Next post I'll share my original sketch and how it evolved.  Turns out designing a cake for yourself isn't all that easy...  

Sunday, November 23, 2014

The Wedding Cake Chronicles- Part 1

This post is part 1 of a who-knows-yet-how-many part series.

The Decision

Last September, I got engaged.  We were in Hawaii, and the abbreviated version is he asked, and I said yes.  That was the easy decision.

Then came the real decision.

Our friends would say, 'Congratulations!!  Do you know yet when the big day is?'  (That also was not that hard of a decision.)

Then, to me, 'Are you going to make your own cake?'

Ay, there's the rub.  The million dollar question.  

At first I emphatically said, 'No!  That would be crazy! The timeline is just not compatible with being the bride.'  To which friends often replied, 'That totally makes sense, but...'  Fill in that ellipsis with one of the following statements: 

A. 'But, Roxanne cake is so good!'
B. 'But who IS going to do it? I'd hate to have that job.'
C. 'But maybe you should just not even have a cake then?'
D. 'But do what makes you happy.'

For the record, none of these statements make the decision any easier (no offense, friends.) ;)

There was no good answer to this question for me, or for them.  And even though I started off by emphatically answering 'no,' I was already waffling on the inside.  For a few months the answer was 'I just don't know yet.  I'm thinking about it.'  

Honestly, it was probably a foregone conclusion by the time I booked the venue and catering-- I had already negotiated my cake cutting fee in case I decided I wanted to do the cake myself.  But I at least pretended to waffle for a bit longer.

Sometime during the 'maybe' stage my parents offered the suggestion of designing it myself and/or making my own flowers but having someone else do the actual cake.  I thought hard about this suggestion and then realized this was actually the worst of all possible worlds, not the best.  

DaVinci: Hey Pablo! I've got a lot going on these days but I have this vision of a woman maybe smiling and maybe not smiling-- can you paint it for me? K thks bye.

Picasso: No probs, D-Vinc. I got you.


And that's definitely how they would communicate with each other in 2014.

Now, not that I'm comparing myself to DaVinci or anyone else in that artistic echelon, but I think you get the idea about why this would not be good for anyone involved.  I realized that I either had to do my own cake, start to finish, or completely let someone else do it.  It had to be my art or their art, not some uncomfortable melange of the two.

At the end of my probationary waffling period I changed my answer to the question (which was by far the most asked, by the way).  "Are you going to make your own cake?"

I'd sigh and say 'Yes, I'm planning on it.'

I'll be honest, the new list of responses wasn't much more helpful.

A. I think you're crazy.
B. Are you really sure you want to do that?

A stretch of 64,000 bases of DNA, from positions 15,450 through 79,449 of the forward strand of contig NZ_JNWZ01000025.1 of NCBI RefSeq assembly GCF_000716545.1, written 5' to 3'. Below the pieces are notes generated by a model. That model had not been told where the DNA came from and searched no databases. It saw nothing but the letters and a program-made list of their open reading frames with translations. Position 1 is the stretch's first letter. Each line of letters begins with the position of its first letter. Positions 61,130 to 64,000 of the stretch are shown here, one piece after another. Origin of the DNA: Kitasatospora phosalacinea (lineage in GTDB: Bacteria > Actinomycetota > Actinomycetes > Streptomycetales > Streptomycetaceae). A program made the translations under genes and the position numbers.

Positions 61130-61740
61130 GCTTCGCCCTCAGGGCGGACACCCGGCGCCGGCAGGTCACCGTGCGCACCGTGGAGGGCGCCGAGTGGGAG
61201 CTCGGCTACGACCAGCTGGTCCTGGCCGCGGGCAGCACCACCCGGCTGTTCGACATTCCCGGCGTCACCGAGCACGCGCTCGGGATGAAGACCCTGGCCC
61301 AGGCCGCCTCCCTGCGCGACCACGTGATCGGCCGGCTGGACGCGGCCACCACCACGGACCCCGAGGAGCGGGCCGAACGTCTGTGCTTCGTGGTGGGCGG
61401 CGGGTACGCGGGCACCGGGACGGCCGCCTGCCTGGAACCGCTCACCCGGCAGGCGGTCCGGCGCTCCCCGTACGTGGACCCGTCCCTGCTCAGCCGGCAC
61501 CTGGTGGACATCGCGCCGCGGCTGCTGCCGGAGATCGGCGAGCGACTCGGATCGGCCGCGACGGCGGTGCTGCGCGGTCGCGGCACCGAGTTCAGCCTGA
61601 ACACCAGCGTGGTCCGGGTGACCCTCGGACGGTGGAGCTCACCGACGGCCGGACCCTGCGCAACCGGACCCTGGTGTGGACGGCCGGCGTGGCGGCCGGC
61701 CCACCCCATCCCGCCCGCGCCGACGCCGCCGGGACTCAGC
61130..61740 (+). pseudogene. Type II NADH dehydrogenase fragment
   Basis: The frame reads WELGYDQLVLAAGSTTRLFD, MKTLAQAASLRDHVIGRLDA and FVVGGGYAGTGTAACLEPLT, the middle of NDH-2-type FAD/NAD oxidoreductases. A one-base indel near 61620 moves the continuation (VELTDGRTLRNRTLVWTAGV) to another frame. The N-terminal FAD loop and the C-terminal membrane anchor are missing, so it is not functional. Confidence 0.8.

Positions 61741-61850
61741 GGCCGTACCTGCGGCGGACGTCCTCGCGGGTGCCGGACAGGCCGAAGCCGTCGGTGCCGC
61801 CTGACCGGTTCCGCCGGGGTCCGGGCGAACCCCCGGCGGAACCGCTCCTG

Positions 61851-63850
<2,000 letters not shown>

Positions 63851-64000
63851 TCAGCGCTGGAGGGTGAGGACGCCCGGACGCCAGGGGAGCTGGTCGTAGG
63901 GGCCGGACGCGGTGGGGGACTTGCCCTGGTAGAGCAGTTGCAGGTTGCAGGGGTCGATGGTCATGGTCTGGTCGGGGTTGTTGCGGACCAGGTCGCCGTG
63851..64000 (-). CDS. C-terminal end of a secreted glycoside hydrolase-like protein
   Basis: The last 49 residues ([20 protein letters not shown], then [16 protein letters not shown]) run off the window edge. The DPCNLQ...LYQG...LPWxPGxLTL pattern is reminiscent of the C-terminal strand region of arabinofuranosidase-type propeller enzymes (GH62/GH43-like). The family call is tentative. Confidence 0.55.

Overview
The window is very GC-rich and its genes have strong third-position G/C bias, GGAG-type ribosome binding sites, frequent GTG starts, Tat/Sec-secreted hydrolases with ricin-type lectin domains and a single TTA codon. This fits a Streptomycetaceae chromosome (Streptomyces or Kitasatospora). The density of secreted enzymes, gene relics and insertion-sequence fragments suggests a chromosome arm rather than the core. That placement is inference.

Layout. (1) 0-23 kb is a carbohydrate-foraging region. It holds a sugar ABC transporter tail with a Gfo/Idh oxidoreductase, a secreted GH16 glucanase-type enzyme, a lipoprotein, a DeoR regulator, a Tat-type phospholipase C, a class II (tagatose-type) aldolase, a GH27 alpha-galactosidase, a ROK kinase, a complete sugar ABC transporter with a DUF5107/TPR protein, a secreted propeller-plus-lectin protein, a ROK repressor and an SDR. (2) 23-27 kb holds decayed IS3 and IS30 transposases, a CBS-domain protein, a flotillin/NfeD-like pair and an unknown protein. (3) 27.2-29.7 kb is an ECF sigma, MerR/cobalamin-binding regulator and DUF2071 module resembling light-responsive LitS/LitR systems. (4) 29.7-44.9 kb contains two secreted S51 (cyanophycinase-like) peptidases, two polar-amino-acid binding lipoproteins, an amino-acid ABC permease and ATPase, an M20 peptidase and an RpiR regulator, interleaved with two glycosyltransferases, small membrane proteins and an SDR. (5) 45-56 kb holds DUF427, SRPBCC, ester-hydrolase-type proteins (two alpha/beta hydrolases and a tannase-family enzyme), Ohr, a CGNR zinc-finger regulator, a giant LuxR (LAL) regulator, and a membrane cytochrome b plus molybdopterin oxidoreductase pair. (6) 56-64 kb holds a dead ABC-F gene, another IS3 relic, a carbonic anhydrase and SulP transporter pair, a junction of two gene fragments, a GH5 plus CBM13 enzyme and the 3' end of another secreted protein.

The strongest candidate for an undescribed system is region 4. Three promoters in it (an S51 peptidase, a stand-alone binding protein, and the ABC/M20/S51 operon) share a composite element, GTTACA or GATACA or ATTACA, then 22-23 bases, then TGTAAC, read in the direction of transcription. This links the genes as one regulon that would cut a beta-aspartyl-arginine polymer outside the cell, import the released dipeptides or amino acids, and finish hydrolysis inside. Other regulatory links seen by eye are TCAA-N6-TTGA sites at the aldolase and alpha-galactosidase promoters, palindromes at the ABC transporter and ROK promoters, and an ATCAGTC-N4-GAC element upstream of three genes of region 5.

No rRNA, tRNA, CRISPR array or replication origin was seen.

C. Well, I guess if anyone can pull it off it's you.
D. How is that even possible?
E. No one will care what cake you serve-- make it easy on yourself.

I questioned my decision up till the very end.  I started telling people 'It's a decision I will live to regret either way, so at least I might as well have good cake.'

Well, it was stressful all the way until the day of, but interestingly, I'm glad I did it.    

In my next post I'll talk about the planning process for the cake and how I made it fit into a seemingly impossible time frame.

Disclaimer: Do not try this at home.  I would not recommend making your own wedding cake in 99.99% of cases. Remember, I even counseled myself not to.

Thursday, May 22, 2014

The Tenure Clock (Cake!)

So let me answer the question that I'm sure is burning in all of your minds-- does Roxanne still make cakes??  The answer is sometimes. :)  I work full time and I'm passionate about my job, and I'm equally passionate about my health and life, so squeezing in a 2nd full time job is not really an option right now.  However, when the right opportunities come up, I take them.  And sometimes even the wrong opportunities-- as of now, I'm planning on making my own wedding cake.  I'll keep you posted on all of my bad decisions.

Anyway, a great opportunity came up recently-- my fiance was awarded tenure at Georgia Tech!  I was asked to make a cake for the department celebration.  Since he was not the only one being honored at the celebration, I wanted a cake that was universally relevant for everyone who got tenure.  So I came up with the idea of making the 'tenure clock'-- it is a metaphorical thing that many professors allude to during their early years as faculty members when they only have limited time to prove they are worthy of tenure!  Since we are both in the mechanical engineering department, I thought a steam punk clock in the Georgia Tech white and gold color scheme would be perfect.